On April 24, 2010 at 4:49 am, I received a telephone call from WPS Duty Inspector Rick Sharma requesting I attend the Public Safety Building to run the investigation into the murder of Ronnie Kakegamic (21) years.

Unfortunately, members of the Homicide Unit had just retired from duty after working extremely long hours on an arrest related to the home invasion killing of Ricky Lathlin.  As a result, the call had to be deferred to Major Crimes Unit Sergeant Ken Williams, an experienced and capable investigator & supervisor.

At 9:30 am, after the standard Homicide Unit four (4) hour sleep, I returned to the Public Safety Building to assist with the coordination of the investigation.  After sitting down with Sergeant Williams I learned the investigation was a typical Winnipeg “shift fest.”  (Police vernacular for an extremely complex and labor intensive investigation.)  Investigators were in the midst of melting down several cases to determine which ones were relevant to the murder.  Potentially related calls were identified as:

  • 2:37 am – Theft of motor vehicle at 420 Maryland St
  • 2:43 am – Five (5) males assaulting victim at 416 Maryland St
  • 3:41 am – Hit & Run case involving a Spring Taxi
  • 3:56 am – Fight call rear of 475 Flora Ave
  • 4:02 am – Stabbing at Powers St & Pritchard Ave

In a bizarre turn of events, investigators determined a key witness to Kakegamic’s murder had been the victim of the mayhem caused by a crew of stolen car joy riders who were speeding up and down north end streets intent on running over bicyclists.  The witness in question happened to be out on her bike looking for a friend who threatened suicide earlier in the evening.  After successfully avoiding the murderous joy riders, the witness subsequently observed the confrontation that resulted in her friend Ronnie Kakegamic’s murder.  

(Thankfully, there aren’t many Cities in Canada where you can go from being a near victim of vehicular homicide to eye-witness to a violent killing of a friend in the blink of an eye, unfortunately, Winnipeg happens to be one such City.)

Shortly after the murder keen-eyed Patrol Officers flooded the streets and managed to locate the seventeen (17) year old youth responsible for the killing.  At the time of the arrest, the youth was found to be in possession of the  murder weapon, an ornate knife with an 8″ blade and 6″ handle.  CSI investigators subsequently advised the knife tested positive for blood, however, results of DNA testing would not be known for months.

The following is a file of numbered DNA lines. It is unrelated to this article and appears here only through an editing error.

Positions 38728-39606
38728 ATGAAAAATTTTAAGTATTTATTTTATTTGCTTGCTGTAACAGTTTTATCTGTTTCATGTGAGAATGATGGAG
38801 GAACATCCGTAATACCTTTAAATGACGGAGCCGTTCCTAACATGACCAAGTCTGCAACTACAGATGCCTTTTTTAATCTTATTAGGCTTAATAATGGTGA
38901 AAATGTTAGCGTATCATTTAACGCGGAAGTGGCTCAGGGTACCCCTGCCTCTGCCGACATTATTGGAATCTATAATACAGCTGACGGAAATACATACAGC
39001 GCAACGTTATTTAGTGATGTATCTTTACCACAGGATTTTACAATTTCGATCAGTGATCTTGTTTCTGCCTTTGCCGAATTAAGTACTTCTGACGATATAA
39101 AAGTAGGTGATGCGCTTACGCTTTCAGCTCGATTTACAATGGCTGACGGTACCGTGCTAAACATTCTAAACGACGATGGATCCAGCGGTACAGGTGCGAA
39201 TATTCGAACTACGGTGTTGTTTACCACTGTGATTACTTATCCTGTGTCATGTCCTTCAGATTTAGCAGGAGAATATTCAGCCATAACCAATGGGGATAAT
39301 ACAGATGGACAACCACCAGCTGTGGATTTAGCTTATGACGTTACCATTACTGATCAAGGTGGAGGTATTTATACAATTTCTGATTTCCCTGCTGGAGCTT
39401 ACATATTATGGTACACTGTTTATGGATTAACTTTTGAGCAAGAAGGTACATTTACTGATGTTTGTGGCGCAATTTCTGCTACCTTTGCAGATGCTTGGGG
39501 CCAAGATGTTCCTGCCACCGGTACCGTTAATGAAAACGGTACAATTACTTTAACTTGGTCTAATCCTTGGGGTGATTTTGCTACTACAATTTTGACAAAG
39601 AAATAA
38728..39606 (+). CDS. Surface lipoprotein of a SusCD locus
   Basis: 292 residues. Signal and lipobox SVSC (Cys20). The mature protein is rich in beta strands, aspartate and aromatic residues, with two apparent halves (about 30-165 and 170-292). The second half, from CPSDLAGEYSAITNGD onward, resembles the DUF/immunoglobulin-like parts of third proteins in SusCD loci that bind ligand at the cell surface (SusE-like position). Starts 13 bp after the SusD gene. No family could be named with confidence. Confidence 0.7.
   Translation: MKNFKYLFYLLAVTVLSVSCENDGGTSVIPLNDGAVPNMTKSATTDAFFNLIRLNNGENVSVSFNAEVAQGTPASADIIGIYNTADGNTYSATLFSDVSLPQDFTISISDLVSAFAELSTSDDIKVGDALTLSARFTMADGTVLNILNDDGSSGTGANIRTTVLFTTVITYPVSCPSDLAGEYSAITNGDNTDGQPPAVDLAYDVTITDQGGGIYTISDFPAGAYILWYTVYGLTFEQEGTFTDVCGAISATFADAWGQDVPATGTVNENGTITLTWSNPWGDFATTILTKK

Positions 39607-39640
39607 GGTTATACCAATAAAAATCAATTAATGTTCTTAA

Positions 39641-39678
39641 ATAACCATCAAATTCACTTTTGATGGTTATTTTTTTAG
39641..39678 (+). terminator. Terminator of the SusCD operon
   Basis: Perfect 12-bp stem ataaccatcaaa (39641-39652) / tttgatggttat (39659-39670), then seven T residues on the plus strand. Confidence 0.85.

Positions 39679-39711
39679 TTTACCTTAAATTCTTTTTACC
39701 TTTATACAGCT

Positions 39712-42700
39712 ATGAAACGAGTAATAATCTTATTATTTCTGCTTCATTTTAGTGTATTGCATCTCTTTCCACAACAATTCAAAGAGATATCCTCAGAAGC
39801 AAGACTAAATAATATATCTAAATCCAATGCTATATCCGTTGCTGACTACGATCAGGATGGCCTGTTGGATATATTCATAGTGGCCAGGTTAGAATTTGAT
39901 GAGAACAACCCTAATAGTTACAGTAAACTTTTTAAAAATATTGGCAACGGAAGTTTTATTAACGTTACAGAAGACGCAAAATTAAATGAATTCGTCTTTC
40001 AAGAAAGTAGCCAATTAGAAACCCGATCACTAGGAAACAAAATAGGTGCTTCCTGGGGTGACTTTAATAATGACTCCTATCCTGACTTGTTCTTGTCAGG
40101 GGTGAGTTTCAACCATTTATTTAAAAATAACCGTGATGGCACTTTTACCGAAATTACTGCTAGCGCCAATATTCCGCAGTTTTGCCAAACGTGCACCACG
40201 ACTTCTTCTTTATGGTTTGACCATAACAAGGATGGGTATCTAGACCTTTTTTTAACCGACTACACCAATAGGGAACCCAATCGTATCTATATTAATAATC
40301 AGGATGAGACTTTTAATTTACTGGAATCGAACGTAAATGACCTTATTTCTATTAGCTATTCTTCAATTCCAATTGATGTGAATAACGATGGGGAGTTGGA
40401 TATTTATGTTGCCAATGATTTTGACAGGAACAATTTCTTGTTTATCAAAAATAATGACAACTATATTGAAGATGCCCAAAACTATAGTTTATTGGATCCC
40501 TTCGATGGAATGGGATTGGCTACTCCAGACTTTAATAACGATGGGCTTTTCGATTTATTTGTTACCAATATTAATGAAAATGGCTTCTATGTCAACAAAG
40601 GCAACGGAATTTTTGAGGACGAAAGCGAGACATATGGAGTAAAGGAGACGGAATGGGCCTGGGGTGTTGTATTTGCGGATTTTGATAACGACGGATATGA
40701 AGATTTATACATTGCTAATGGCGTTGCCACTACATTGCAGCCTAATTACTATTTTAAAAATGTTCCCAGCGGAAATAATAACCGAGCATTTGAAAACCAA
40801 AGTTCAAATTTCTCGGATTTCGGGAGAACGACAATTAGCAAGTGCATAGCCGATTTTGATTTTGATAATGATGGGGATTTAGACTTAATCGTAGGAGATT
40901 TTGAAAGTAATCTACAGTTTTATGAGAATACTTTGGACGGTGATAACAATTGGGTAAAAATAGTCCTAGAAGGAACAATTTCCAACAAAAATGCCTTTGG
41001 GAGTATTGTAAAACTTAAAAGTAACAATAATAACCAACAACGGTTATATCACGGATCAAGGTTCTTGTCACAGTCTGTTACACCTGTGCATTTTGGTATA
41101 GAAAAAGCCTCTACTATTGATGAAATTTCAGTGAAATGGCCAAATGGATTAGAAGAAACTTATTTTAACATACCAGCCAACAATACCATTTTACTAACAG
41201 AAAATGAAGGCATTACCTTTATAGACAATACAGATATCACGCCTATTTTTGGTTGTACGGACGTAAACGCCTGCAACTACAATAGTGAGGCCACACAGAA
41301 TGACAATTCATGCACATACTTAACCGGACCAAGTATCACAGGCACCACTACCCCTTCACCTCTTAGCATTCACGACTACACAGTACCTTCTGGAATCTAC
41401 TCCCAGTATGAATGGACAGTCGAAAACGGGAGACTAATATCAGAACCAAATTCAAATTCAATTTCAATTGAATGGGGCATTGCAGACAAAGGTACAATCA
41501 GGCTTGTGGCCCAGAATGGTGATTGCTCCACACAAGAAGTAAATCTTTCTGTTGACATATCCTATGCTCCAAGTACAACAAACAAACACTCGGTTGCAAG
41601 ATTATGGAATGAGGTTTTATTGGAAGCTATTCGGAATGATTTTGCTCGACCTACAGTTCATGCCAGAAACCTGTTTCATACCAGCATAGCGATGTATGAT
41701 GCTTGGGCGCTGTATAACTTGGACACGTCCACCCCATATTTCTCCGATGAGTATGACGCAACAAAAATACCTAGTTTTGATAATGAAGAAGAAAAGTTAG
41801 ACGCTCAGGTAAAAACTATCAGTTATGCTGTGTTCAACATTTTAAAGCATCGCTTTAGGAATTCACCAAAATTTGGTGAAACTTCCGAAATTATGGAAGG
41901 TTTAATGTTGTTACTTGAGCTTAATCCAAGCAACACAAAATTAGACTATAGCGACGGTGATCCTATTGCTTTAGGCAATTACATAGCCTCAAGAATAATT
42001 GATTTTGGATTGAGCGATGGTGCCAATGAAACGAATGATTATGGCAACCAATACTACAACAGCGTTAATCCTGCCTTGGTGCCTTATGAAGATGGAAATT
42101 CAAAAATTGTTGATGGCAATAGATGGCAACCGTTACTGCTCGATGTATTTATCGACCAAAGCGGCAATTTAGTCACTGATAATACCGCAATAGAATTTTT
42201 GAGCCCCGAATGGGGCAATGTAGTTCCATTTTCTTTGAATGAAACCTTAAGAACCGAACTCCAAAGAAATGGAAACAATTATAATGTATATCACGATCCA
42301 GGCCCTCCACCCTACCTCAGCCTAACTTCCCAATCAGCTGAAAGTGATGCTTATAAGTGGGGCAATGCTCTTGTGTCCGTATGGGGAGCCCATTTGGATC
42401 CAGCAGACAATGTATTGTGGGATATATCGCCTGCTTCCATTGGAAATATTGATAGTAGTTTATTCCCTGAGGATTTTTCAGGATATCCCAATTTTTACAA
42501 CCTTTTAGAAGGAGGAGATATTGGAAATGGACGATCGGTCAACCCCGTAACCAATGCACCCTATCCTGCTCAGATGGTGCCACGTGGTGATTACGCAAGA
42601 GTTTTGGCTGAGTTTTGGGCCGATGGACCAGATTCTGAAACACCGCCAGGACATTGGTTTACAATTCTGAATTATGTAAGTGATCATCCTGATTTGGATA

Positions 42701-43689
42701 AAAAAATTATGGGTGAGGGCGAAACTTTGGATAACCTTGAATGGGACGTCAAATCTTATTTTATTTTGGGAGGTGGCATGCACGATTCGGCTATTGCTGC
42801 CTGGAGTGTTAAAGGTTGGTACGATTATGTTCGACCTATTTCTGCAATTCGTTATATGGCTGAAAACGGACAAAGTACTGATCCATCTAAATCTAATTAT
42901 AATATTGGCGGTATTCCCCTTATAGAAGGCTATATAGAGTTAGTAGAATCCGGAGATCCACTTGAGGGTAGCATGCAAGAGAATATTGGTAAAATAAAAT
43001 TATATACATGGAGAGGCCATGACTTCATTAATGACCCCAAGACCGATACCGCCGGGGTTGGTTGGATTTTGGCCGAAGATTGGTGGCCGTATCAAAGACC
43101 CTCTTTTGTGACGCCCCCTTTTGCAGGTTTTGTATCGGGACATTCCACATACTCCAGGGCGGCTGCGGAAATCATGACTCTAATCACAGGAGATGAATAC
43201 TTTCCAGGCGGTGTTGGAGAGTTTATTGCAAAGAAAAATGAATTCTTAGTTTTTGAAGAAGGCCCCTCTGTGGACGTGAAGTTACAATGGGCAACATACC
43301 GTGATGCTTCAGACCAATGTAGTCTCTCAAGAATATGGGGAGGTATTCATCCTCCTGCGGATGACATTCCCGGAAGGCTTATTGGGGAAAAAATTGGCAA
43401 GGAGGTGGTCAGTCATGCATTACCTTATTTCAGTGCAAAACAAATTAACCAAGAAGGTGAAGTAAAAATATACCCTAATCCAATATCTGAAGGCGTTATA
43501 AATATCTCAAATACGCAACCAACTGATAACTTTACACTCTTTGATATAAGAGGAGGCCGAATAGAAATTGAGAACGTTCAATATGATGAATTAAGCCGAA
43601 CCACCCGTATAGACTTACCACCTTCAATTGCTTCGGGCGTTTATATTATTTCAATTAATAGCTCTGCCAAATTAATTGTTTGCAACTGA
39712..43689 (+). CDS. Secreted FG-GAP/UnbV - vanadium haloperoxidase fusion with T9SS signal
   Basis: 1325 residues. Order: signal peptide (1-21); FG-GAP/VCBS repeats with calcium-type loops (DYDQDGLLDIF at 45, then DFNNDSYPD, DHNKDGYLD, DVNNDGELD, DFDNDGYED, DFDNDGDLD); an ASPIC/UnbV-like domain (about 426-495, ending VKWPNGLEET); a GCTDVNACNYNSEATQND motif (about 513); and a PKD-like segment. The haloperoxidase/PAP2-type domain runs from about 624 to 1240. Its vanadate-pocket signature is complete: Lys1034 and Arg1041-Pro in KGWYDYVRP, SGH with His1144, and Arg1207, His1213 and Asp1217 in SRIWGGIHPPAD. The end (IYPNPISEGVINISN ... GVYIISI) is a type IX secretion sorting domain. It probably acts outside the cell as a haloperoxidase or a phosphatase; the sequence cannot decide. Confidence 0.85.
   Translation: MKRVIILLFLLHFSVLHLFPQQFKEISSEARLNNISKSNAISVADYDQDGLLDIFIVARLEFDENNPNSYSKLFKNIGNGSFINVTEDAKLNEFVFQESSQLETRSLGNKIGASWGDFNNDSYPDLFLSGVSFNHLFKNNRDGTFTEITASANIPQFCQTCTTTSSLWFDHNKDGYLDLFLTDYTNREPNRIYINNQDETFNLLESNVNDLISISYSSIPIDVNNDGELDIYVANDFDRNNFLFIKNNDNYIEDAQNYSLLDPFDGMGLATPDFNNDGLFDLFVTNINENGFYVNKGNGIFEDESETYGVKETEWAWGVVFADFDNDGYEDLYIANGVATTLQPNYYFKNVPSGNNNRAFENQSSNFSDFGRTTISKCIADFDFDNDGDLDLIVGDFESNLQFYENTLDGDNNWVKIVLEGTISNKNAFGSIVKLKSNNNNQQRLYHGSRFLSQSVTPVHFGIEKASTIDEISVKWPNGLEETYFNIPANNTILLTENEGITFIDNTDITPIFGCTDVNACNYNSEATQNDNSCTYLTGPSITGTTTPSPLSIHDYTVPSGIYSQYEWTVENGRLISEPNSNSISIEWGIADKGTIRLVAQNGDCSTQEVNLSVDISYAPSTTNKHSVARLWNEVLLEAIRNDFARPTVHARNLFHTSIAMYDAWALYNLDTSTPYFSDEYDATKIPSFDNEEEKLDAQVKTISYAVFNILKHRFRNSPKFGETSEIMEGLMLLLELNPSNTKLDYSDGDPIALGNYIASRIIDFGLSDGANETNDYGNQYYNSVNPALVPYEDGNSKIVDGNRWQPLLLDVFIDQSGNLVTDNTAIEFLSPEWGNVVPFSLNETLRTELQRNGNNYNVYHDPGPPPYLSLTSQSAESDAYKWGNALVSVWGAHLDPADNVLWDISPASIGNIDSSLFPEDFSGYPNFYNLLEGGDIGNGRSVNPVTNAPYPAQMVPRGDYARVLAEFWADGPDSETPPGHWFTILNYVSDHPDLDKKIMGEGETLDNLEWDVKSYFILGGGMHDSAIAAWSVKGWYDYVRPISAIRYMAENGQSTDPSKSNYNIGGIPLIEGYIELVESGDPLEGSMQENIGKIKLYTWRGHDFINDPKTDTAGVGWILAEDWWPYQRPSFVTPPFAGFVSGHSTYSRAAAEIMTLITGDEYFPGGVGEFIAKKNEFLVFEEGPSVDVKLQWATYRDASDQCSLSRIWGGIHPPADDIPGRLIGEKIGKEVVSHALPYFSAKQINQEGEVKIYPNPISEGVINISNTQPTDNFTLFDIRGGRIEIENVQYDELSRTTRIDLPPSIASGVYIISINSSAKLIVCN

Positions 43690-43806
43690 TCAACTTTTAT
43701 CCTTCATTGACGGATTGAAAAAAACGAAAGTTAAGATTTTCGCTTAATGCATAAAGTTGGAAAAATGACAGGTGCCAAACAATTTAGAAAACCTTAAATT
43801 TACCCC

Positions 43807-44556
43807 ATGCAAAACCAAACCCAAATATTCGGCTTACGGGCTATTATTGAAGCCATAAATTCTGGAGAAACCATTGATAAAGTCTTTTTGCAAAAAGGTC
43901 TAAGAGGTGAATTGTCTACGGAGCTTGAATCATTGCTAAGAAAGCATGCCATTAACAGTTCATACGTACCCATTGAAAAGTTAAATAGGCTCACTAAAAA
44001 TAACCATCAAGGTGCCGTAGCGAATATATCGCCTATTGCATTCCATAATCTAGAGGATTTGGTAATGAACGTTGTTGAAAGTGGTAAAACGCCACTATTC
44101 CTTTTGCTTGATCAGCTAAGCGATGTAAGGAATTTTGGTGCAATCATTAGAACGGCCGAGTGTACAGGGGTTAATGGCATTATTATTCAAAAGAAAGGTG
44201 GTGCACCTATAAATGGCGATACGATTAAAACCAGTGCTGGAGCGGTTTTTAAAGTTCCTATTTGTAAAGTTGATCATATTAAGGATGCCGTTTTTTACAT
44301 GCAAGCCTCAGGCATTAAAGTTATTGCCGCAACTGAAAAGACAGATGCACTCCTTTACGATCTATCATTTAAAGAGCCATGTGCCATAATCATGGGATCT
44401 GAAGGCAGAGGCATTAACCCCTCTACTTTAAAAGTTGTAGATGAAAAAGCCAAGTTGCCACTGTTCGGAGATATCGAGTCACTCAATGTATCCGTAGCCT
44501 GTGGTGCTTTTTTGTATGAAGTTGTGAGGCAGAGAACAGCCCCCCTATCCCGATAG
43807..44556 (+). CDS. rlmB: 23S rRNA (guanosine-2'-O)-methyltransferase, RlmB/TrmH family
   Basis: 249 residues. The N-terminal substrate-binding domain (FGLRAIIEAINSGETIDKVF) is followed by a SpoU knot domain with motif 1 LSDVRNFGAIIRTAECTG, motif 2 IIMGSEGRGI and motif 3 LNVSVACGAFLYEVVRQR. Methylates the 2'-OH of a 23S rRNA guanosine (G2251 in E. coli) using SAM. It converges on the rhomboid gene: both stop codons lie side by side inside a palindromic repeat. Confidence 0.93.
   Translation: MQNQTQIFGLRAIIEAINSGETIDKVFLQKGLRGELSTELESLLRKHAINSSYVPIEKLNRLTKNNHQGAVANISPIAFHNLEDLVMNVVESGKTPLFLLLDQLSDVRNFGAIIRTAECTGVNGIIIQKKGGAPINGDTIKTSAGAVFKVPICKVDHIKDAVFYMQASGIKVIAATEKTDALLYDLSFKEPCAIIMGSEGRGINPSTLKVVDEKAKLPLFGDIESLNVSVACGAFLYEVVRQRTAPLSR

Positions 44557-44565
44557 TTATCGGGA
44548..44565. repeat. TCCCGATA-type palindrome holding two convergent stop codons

Kakegamic was pronounced deceased at 4:56 am,  the victim of multiple stab wounds that included a fatal shot to the right upper chest.  He also suffered lacerations to his left arm, left cheek and the left side of his head.

Detectives working the case were able to separate the wheat from the chaff and put the pieces of the puzzle together.  Witnesses associated to both Kakegamic and the teenaged killer provided critical information that removed any doubt where responsibility lay for the senseless killing.  The combination of liquor, bravado and an edged weapon provided all the essential components for a random North End killing.

At 10:00 pm that evening, Sgt Williams told the sordid tale to Senior Crown Attorney Brian Bell who authorized charges of Second Degree Murder.

Crime Reporter James Turner put the finishing touches on the story with his report in Tuesdays Winnipeg Sun – “Nine Years for Stabbing Stranger.”  The Young Offender, now twenty (20) years of age, plead guilty Tuesday to a reduced charge of Manslaughter and consented to be sentenced as an adult.  Justice Joan McKelvey subsequently imposed a sentence of nine (9) years incarceration.

After receiving credit for time served, the young killer will have just over five (5) years left to serve on his sentence.  “The offence of manslaughter is extremely grave and there’s no question (the accused) bears the ultimate responsibility,” McKelvey said.  After serving just over three (3) more years, Kakegamic’s killer will be eligible to receive Statutory Release.

An accomplished killer at seventeen (17) years of age, a nine (9) year sentence for Manslaughter, and Parole before his twenty-forth (24th) birthday.

Such is life in Murder City.

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